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Int J Adolesc Med Health. 2006 Oct-Dec;18(4):587-96.

Morbidities associated with bullying behaviors in adolescents. School based study of American adolescents.

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Department of Psychiatry and Behavioral Sciences, Children's National Medical Center, Washington, DC, United States of America.


To assess the prevalence of bullying behaviors and morbidities, including overweight/obesity and frequent physical and emotional symptoms, and the associations between such morbidities and frequent involvement in bullying behaviors among US adolescents in grades 6 through 10.


This study was based on an analysis of US data from the 1998 World Health Organization Health Behavior in School-aged Children survey. The survey provides nationally representative, cross-sectional survey information on 15,686 US students in grades 6 through 10.


Involvement in bullying as a victim and/or as a bully; body mass index; and self-reported headaches, stomachaches, backaches, dizziness, irritability, "feeling low", "feeling nervous", and sleeping difficulties.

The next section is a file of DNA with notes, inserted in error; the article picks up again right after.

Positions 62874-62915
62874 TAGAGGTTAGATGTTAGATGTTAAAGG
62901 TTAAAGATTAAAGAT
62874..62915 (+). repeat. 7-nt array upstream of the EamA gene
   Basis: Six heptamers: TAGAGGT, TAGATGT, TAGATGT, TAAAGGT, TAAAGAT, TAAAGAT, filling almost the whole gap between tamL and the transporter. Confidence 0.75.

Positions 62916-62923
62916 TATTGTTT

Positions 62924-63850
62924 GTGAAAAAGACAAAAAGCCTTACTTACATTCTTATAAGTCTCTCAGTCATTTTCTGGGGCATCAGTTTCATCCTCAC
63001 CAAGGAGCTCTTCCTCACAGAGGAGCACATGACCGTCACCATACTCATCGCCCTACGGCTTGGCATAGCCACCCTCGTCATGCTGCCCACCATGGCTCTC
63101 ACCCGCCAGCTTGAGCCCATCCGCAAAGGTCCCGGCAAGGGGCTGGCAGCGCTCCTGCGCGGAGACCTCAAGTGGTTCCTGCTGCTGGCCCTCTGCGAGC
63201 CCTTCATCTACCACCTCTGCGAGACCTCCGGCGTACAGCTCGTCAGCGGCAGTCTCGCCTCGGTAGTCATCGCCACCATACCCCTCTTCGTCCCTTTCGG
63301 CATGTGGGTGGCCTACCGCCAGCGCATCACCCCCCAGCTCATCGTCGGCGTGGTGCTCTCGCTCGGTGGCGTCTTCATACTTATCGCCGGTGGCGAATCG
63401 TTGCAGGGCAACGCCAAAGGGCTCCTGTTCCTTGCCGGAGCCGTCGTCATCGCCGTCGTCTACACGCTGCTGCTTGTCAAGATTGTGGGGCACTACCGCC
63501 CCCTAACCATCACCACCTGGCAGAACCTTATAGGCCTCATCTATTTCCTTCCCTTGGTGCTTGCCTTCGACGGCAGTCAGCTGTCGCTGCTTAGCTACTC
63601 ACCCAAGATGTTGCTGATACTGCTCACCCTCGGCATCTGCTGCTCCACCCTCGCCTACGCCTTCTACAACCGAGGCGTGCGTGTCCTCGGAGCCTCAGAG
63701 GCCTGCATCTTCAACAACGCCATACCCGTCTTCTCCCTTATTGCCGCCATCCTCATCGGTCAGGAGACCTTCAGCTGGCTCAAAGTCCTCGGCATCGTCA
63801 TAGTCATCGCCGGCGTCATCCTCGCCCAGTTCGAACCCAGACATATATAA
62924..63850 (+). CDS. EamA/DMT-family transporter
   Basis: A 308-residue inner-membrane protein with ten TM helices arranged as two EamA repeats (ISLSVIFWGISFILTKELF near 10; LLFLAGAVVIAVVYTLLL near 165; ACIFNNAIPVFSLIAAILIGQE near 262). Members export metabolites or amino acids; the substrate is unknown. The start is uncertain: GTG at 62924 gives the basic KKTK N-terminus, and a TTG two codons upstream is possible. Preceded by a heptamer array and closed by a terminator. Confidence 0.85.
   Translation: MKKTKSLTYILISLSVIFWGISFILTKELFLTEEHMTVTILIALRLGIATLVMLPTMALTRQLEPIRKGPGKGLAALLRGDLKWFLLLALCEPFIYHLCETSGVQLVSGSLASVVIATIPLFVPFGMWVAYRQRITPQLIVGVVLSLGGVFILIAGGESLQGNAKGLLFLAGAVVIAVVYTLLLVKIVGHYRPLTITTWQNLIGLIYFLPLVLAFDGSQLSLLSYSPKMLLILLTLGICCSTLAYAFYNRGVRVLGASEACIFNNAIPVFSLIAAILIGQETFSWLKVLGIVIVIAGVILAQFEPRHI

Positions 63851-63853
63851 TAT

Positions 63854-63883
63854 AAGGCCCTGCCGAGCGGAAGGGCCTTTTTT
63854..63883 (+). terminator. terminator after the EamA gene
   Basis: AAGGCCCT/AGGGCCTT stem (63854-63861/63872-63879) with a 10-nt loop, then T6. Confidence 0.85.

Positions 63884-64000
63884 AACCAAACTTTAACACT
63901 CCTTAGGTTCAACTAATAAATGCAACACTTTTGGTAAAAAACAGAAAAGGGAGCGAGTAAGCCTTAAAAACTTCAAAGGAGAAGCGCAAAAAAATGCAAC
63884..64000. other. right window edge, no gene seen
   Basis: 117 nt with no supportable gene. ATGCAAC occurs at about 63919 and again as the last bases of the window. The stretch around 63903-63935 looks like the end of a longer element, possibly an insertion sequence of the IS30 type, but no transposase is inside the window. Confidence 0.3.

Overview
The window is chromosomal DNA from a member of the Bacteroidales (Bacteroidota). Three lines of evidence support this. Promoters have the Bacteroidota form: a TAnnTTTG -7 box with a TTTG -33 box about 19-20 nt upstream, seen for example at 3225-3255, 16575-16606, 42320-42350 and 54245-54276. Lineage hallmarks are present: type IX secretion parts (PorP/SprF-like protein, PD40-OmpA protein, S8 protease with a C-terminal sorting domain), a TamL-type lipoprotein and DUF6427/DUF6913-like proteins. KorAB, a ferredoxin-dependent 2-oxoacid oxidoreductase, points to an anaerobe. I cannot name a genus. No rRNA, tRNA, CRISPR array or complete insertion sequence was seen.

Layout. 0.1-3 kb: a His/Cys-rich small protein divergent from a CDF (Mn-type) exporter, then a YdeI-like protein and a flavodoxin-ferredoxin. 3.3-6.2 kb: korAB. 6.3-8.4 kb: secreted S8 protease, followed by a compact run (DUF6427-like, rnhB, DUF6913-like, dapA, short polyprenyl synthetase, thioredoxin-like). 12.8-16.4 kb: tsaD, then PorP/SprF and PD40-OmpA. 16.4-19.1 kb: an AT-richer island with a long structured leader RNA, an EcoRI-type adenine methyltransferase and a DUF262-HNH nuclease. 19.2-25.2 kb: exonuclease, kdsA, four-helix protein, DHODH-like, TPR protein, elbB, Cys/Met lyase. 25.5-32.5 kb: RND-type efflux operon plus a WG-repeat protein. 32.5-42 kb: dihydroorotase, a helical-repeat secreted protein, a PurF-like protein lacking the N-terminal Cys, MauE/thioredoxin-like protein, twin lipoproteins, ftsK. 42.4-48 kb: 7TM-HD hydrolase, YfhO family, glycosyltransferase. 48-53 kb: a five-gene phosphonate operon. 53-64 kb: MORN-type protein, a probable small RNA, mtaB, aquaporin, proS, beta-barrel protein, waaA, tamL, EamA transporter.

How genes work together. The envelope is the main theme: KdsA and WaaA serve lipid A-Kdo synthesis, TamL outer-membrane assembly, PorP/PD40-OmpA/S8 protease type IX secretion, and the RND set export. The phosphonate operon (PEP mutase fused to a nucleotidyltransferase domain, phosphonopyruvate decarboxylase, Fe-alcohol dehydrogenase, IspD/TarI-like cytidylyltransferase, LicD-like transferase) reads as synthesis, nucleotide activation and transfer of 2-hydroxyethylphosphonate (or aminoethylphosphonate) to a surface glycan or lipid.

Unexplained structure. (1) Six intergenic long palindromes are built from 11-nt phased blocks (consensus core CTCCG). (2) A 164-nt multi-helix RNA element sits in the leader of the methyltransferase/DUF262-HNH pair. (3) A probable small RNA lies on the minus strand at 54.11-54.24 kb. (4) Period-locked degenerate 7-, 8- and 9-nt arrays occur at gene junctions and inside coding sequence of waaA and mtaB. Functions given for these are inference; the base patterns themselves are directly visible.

Fifteen per cent of the students were involved in bullying others and/or were victims of bullies at least once a week. The bullying activities took place both at school and elsewhere. Students who suffered from at least one or more frequent physical or emotional symtom, occuring several times a week, were at 2.4 to 3.5 times more likely to be involved in frequent bullying incidents, as compared to students, who did not experience frequent symptoms.


The present study confirmed that frequent participation in bullying behaviors, as a bully, a victim, or both, was associated with poor health status. The existence of a morbidity spectrum associated with participation in bullying behaviors is important information for pediatric practice and merits further investigation.

[Indexed for MEDLINE]

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